Examination of the circuitry thus far described reveals that the photo-sensors 36(a)-36(d) are configured in a Wheatstone bridge arrangement with the absolute value difference amplifier comprised of transistors T1 -T4 being connected across the output terminals of that bridge. The input terminals to the bridge are, respectively, the positive rail 50 and the ground rail 52. When the IR light reaching each of the photo-transistors is approximately equal, which condition prevails when no moisture is present on the windshield of the vehicle, a predetermined current I0 is made to flow through the conductor 78 where it divides approximately equally between the transistors T2 and T3. However, if a rain droplet appears on the windshield proximate one of the four bores containing one of the sensors 36(a)-36(d), the light from the source 18 or 20 will be altered and will result in a change in the magnitude of the current from its quiescent value I0.
A voltage variable resistor (JFET) 80 is connected between the positive rail 50 and the conductor 78. The conductor 78 is also tied to the base or control electrode of a common emitter transistor T6 whose emitter or output electrode is tied to the base electrode of a further transistor amplifier T7. Resistors 82 and 84 establish the bias for the emitter follower stages.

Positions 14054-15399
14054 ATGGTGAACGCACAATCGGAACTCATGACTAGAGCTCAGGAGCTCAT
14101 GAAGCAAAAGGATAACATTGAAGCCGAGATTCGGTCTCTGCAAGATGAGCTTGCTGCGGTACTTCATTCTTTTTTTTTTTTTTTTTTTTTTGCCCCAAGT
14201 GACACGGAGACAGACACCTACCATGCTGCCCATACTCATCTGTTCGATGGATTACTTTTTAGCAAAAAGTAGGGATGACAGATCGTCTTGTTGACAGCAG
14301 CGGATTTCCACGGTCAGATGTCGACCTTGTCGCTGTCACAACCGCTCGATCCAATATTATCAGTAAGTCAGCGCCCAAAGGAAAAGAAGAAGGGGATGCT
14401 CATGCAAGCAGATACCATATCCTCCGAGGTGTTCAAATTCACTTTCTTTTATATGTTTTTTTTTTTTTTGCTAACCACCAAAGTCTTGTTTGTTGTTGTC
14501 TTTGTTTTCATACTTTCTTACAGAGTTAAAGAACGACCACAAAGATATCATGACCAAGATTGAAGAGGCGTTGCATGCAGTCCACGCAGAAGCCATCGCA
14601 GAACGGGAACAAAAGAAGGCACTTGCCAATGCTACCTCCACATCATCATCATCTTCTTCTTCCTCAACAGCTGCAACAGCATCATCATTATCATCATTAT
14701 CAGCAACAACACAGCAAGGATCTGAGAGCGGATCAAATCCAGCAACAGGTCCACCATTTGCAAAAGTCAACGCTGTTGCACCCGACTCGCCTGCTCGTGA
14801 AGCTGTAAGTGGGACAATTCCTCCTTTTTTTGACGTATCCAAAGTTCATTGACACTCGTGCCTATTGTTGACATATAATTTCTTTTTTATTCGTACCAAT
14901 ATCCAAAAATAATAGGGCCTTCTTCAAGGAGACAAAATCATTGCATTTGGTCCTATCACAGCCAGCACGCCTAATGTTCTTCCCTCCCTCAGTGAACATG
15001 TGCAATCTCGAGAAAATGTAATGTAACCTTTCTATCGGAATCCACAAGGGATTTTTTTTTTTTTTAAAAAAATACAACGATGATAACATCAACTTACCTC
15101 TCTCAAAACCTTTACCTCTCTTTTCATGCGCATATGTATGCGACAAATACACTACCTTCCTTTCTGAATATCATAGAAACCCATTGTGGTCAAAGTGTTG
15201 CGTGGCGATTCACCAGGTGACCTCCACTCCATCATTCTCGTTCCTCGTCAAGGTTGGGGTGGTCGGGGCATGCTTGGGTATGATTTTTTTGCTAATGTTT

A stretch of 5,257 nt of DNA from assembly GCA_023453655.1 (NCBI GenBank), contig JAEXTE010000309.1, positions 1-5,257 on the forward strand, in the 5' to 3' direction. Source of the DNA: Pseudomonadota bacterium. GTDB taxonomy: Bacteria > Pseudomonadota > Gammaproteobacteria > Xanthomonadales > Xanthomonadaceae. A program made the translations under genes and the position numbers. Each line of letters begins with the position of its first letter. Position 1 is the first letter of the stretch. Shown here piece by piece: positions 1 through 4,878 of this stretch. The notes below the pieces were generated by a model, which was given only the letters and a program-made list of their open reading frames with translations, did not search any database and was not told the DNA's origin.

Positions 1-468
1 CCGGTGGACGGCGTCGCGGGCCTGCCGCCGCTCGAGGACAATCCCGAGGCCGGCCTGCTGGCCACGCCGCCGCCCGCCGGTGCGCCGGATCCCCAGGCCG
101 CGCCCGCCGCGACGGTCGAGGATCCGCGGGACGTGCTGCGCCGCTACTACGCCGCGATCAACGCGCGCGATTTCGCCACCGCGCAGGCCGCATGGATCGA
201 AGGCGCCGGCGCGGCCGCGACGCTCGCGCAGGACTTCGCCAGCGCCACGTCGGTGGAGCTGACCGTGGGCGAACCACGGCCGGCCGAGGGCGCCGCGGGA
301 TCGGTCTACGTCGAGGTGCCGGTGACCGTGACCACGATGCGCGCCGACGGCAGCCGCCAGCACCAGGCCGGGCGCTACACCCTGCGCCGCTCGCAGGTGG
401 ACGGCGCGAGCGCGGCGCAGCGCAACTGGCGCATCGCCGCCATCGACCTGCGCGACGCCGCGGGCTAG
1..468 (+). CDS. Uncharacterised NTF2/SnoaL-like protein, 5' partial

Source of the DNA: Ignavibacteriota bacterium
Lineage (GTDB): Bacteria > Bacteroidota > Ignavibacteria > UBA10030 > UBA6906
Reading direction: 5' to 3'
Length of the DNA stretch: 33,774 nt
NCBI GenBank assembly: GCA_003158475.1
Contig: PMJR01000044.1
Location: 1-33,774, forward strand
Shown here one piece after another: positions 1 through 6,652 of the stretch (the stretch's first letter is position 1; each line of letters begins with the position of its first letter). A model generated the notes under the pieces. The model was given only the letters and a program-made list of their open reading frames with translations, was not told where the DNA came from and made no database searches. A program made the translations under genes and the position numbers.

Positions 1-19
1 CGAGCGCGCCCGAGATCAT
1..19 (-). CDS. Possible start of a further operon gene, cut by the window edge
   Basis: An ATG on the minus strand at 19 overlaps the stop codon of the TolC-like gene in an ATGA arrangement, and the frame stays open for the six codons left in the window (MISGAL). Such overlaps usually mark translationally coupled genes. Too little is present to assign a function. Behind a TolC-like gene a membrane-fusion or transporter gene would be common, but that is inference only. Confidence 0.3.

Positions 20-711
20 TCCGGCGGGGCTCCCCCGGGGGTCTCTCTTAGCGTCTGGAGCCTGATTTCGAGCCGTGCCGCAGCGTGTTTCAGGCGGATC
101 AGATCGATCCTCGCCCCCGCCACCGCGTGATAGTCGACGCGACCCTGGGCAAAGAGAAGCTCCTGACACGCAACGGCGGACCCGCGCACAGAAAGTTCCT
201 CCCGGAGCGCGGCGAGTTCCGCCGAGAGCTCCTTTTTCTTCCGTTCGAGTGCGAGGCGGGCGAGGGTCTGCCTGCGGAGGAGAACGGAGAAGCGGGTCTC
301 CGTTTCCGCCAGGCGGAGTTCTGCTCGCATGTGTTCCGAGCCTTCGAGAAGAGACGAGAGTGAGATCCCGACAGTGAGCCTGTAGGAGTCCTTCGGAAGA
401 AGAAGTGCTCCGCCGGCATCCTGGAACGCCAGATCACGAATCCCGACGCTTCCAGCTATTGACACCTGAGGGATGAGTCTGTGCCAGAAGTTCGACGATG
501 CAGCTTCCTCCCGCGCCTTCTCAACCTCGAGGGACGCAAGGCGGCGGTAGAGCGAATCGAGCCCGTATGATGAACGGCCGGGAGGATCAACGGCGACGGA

The output from the emitter follower stage T7 is coupled through a semiconductor switching device 86 and resistor 89 to the non-inverting input of a AGC error amplifier 88. The semiconductor switch device functions as a synchronous demodulator. The inverting input of the error amplifier 88 is tied to the common junction between the series coupled resistors 90 and 92 which together constitute a conventional voltage divider coupled between the positive rail 50 and the ground bus 52, forming a reference voltage for the AGC. The AGC error signal is fed back through resistors 92 and 94 to the control electrode of the voltage variable resistor or JFET 80. A filter capacitor 96 is tied between the common junction of resistors 92 and 94 and the ground rail 52, which introduces an overall AGC error amplifier time constant. A resistor 98 in parallel with a capacitor 100 is coupled between the output of the error amplifier 88 and its inverting input terminal, setting the overall gain of the AGC feedback loop.